Soundpost cracks – should they matter?

Posted By on December 7, 2009

I have just been shown a very beautiful smallish Italian violin, dating from around the middle of the 17th century and attributed to Andrea Guarneri.  It has an old and slightly ambiguous certificate and a recent unambiguous dendrochronology report.  The table can be definitely dated to 1630, and the report adds that, as the edges outside the purfling have been replaced, another ten lines of grain may have been lost, so perhaps the table dates from 1640.  So far so good.

The back, in one piece of quite beautiful slab-cut maple, has a soundpost crack, which however, has been neatly repaired ages ago.  The owner knows that the violin’s value has been hugely affected because of this, and indeed is pleased about it  for making the instrument affordable.  But why should it lower the price so much?  After all, it’s not going to influence the sound at all.  It’s the softwood front of a violin that vibrates and makes the sound.  Pianos, haprsichords, harps, guitars, mandolins  .  .  .  all have pine or spruce soundboards, like bowed stringed instruments.  Violin backs tend to be made of glamorous maple just because it’s glamorous. These may be in two pieces either because the maker didn’t have a single piece big enough, or because of aesthetic considerations – in other words, the maker thought it looked nicer.  But a two-piece back is, in effect, a manufactured crack, and a great big one, albeit one which does not affect the value.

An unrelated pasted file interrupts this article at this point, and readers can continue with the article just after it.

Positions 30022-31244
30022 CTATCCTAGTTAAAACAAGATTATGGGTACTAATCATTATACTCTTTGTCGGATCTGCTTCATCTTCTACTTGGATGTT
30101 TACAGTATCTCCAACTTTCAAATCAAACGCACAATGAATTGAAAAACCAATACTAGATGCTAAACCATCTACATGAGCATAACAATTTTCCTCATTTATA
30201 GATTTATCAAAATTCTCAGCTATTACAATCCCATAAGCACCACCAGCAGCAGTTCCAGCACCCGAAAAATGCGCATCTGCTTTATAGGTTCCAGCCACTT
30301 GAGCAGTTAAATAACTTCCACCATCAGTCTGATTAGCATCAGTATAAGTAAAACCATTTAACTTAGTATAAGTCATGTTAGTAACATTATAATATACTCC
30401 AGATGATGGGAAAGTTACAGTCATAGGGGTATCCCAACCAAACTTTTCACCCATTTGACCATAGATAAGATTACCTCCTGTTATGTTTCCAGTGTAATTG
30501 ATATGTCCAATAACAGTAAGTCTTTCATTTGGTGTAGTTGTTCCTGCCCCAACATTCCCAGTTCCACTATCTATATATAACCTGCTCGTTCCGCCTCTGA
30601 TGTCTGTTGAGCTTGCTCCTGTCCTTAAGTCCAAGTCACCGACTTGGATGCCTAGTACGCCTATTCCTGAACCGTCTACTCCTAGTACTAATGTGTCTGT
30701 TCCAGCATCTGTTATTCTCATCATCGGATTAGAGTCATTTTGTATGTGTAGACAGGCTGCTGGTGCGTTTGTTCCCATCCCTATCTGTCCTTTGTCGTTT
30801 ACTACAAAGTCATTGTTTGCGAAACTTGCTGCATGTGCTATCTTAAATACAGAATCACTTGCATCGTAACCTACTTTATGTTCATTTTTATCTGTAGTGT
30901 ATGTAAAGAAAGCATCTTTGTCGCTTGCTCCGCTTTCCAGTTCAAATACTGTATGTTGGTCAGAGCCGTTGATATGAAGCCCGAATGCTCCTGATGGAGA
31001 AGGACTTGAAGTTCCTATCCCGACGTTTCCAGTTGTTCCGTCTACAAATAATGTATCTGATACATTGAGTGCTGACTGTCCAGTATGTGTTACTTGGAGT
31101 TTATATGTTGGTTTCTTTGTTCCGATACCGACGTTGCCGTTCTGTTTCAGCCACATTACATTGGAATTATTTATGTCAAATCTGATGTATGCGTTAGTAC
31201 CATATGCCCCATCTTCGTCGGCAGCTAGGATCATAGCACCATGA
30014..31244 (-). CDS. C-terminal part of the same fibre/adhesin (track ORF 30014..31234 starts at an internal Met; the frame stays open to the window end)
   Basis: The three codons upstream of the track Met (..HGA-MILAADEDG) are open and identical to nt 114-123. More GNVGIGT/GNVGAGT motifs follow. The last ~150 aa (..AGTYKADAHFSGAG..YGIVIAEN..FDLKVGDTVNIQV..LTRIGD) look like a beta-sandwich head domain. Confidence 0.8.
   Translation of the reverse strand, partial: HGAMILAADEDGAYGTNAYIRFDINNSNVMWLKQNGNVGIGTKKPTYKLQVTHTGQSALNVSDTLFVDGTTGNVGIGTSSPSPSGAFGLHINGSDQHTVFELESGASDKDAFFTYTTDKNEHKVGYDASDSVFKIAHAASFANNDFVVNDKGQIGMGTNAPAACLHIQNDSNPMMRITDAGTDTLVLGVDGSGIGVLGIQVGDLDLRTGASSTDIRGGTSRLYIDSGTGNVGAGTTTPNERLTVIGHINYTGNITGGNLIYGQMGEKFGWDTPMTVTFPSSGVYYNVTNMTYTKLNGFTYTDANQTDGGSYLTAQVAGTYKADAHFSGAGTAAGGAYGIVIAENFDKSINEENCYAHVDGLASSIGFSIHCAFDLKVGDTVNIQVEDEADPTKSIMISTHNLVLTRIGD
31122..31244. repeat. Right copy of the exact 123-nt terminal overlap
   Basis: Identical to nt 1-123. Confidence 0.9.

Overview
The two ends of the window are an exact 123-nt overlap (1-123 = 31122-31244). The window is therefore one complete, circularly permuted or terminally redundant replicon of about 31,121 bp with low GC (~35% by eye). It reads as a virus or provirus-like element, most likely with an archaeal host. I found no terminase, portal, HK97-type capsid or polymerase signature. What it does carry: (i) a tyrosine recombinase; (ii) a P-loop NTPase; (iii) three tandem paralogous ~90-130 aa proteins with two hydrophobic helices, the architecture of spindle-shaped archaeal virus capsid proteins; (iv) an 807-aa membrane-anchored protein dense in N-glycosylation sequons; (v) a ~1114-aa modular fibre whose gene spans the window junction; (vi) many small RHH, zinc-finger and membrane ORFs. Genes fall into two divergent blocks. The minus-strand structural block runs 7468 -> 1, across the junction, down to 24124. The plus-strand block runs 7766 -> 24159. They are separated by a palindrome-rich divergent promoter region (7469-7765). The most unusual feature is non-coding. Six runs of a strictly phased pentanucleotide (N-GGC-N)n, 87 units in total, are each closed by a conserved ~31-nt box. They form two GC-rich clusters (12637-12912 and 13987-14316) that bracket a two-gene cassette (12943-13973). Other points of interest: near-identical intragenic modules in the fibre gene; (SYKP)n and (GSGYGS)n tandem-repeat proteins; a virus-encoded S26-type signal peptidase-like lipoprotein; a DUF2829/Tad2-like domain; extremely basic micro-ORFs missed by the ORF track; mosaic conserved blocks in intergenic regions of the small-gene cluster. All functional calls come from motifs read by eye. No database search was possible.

A March 2007 article by a London dealer states that “Any 18th-century Italian violin of quality may well cost £50,000. So how do string players afford to play them? The answer is that the vast majority cannot.” (Gig Magazine 2007 – Simon Morris)

Well, perhaps they can, if they are not prejudiced against repaired cracks in the back, for the violin in question was sold for less than one fifth of this figure.  The proud owner has an early Italian instrument which sounds as you’d expect.  Its value will increase, too, at a rate rather better than inflation.  It will probably never be worth the same as an uncracked instrument of similar quality, but it will sound just as well.

A rare antique porcelain vase with a repaired crack is not worth so much as an uncracked example, but it will hold flowers just as well.

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